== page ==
• Personally I would combine reproductive rights & justice, trans medical rights, anti-rape/pro-consent and anti-body shaming activism under the greater heading of “body sovereignty” to emphasize the connections and similarities between all these issues. I think it’s immoral to deny someone the ability to reproduce just as much as it is to force them to reproduce when they don’t want to. I also forgot to mention that fertility treatments should be in the same grouping w/ the reproductive transplants, and that the research should also be done going the other direction.

    • Elective organ transplants are a REALLY ethically ambiguous area, leaning toward not ethical. Essential organ transplants already have a horrible black market. Donor conceived persons and adoptees are speaking out about this idea that having a child that’s not biologically yours at any cost being a “right.”
      Also, sorry, access to someone’s else’s body part is not a fundamental right akin to contraception and abortion. I’m kind of actually offended by that statement.

      • Why would a trans woman being able to receive a uterus or ovaries be less “fundamental” than a cis woman being able to receive an abortion? You are aware that trans women are about 20 times more likely to attempt suicide than people in the general population, right? A big reason for this high level of suicidality is discomfort with our bodies, discomfort which is a recognized medical condition. The American Medical Association recommends medical transition (hormones, surgery to get a vagina, etc.) as a treatment for this body dysphoria.

        Now. . .did you know that the first trans woman on record for transitioning medically, Lili Elbe, tried to have a uterus implanted into her way back in 1931? The procedure was highly experimental (it still is), and she died due to medical complications. As a result, research began to focus on technology that could give trans women vaginas, not on technology that could give us uteruses. But many trans women have had a strong desire to have uteruses from the beginning (which is hardly surprising, given how central a uterus is to the construction of what a “female” is in this society). We have even died in the pursuit of trying to realize that dream.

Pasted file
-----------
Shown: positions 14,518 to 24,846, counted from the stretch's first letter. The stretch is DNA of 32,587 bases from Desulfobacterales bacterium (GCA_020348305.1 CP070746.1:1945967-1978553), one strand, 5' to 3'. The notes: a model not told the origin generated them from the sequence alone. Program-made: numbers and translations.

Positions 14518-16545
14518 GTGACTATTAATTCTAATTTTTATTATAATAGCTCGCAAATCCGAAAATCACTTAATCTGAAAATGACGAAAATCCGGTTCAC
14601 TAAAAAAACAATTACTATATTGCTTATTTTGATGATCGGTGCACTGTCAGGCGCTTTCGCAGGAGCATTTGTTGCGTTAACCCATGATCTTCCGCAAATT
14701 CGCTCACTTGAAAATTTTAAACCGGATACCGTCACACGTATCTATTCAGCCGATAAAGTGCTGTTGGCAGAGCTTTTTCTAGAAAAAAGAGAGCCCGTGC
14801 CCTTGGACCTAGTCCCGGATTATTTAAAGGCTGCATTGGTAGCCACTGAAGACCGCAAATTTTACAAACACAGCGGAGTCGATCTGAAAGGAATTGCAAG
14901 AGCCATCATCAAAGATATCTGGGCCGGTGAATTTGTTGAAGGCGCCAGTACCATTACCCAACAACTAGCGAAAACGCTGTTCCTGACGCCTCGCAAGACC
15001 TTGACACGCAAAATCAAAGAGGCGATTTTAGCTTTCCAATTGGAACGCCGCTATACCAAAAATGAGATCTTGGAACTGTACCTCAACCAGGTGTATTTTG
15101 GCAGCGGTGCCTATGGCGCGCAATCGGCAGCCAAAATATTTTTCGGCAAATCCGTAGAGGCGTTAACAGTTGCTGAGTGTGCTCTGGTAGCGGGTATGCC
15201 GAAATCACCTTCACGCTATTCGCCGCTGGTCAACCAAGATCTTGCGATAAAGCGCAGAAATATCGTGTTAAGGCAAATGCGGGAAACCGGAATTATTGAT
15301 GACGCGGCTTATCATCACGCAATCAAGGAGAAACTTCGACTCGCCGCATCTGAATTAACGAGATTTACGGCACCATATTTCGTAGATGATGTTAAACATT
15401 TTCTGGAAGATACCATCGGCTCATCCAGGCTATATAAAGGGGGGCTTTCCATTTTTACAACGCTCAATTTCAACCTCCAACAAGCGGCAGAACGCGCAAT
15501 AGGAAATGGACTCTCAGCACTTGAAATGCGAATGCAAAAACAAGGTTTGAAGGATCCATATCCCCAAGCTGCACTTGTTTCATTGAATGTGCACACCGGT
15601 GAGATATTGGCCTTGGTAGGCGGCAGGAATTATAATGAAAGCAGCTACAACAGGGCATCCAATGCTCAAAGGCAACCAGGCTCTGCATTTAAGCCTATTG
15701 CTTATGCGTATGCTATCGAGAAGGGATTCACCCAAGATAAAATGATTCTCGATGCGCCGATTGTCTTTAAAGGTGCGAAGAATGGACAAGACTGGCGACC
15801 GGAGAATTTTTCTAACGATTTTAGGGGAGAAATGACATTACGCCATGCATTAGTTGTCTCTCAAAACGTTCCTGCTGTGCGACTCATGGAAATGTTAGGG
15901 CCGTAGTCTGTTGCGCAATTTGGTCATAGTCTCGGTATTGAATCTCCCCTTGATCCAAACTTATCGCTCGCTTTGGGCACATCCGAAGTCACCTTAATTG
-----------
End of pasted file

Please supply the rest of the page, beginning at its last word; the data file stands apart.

Women not only have a right to NOT reproduce (contraception and abortion), we also have a right TO reproduce. That’s what real “reproductive freedom” means. History is filled of examples of “undesirable women”–women of color, women who were poor, women with disabilities–being sterilized because the powers that be thought they shouldn’t be able to reproduce. Currently, trans women lose our fertility in the process of taking hormones, getting a vaginoplasty, etc.–a process that for many of us is not truly “elective,” but rather is a process that we are going through to SURVIVE. It would be nice if people gave a shit about the fact we are losing our fertility, it would be nice if people cared enough about us to think we had a right to reproduce.

        Of course, who really wants freaks like us reproducing anyway? You put your opposition tactfully, Woya, but I don’t even want to imagine the torrents of hate speech from the right wing and from anti-trans radical feminists that would be unleashed if a trans woman got a uterus, became pregnant, and birthed a child. Gives me chills just thinking about it.

        • Nope, sorry, absolutely no one has a right to someone else’s body, and that’s what you’re talking about here. Abortion and birth control are about ONE PERSON’S personal body. Uterine transplant involves another person’s body, and you’d need egg donation and maybe sperm donation, so that’s the possibility of up to THREE other bodies. Absolutely no one has a “fundamental right” to the body parts of three other people. Sorry.
          It boils down to that.
          I am all for inclusive language in the pro-choice movement. I’m just saying it seems like you’re fundamentally missing the point of abortion/birth control: MY BODY, MY CHOICE. So just like no one has the right to sleep with me, or force me to have a child, etc, nobody has the RIGHT to my reproductive organs, or anyone else’s. And that’s what you and Tamara said, that people should be given the RIGHT. That’s kind of scary.